Detection and discrimination of small, brief lights: variable tuning of opponent channels.

Citation data:

Vision research, ISSN: 0042-6989, Vol: 24, Issue: 3, Page: 175-81

Publication Year:
1984
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Citations 64
Citation Indexes 64
Repository URL:
https://scholarcommons.usf.edu/psy_facpub/798; https://scholarcommons.usf.edu/psy_facpub/785
PMID:
6719831
DOI:
10.1016/0042-6989(84)90119-6
Author(s):
Marcia A. Finkelstein; Donald C. Hood
Publisher(s):
Elsevier BV
Tags:
Medicine; Neuroscience; Color Opponent Nonopponent Sensitivity Discrimination
article description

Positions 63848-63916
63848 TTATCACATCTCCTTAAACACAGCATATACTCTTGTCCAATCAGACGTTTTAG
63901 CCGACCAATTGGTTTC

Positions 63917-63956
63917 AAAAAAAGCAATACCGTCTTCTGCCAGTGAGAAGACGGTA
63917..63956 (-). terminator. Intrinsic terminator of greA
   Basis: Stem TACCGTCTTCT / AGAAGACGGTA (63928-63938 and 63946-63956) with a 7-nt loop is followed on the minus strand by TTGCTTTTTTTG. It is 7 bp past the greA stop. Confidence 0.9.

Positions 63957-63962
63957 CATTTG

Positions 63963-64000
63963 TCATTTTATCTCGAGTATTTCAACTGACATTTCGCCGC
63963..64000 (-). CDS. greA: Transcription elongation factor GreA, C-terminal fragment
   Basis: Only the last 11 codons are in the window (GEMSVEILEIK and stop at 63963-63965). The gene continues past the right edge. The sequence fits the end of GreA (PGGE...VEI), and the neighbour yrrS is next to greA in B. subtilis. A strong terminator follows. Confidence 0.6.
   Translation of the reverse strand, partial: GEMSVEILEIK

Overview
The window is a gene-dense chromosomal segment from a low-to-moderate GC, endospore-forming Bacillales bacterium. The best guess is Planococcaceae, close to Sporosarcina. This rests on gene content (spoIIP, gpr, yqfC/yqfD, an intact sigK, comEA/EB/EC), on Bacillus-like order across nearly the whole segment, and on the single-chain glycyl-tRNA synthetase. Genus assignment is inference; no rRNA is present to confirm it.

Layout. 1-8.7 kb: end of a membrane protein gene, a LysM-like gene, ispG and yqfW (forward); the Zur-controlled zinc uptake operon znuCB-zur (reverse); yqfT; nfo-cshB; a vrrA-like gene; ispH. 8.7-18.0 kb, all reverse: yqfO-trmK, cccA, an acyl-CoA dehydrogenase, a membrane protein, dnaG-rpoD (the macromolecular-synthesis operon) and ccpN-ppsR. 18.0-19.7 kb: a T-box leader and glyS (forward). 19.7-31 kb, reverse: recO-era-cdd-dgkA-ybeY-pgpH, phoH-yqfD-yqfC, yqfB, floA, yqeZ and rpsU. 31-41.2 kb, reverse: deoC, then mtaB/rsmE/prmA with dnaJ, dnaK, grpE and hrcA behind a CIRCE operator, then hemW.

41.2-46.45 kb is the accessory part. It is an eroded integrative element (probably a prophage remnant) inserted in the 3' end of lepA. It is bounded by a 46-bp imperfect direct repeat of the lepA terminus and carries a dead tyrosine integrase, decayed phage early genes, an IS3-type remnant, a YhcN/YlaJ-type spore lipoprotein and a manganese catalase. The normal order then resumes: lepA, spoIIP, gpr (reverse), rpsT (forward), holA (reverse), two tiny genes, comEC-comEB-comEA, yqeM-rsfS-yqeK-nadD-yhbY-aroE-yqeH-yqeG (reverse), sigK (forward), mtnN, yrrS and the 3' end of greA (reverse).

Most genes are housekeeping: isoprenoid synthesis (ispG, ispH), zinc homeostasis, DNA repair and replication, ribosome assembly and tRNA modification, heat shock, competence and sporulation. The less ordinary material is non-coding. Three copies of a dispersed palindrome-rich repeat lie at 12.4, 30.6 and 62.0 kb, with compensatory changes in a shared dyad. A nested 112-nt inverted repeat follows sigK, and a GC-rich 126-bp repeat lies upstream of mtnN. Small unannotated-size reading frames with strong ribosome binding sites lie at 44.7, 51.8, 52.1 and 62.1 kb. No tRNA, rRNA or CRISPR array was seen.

There is disagreement as to how closely the properties of the pathways that detect small spots resemble the properties of the achromatic system. Spectral sensitivities for small, brief lights show a single, relatively broadband peak similar to the achromatic spectral sensitivity. The lights also appear relatively desaturated near threshold. However, recent field sensitivity data (Finkelstein and Hood, 1981, 1982) have shown that opponent mechanisms are either directly involved in detecting small spots, or they interact with, and desensitize mechanisms are either directly involved in detecting small spots, or they interact with, and desensitize, a strictly achromatic detection pathway. The test sensitivity, test mixture, and wavelength discrimination data of the present study support the first alternative; they implicate opponent (chromatic) mechanisms in the detection of small, brief lights. However, the data cannot be fit by the same opponent systems used to fit large-test data. They suggest instead an hypothesis in which large and small lights are detected by opponent mechanisms that change their spectral tuning with changes in stimulus parameters.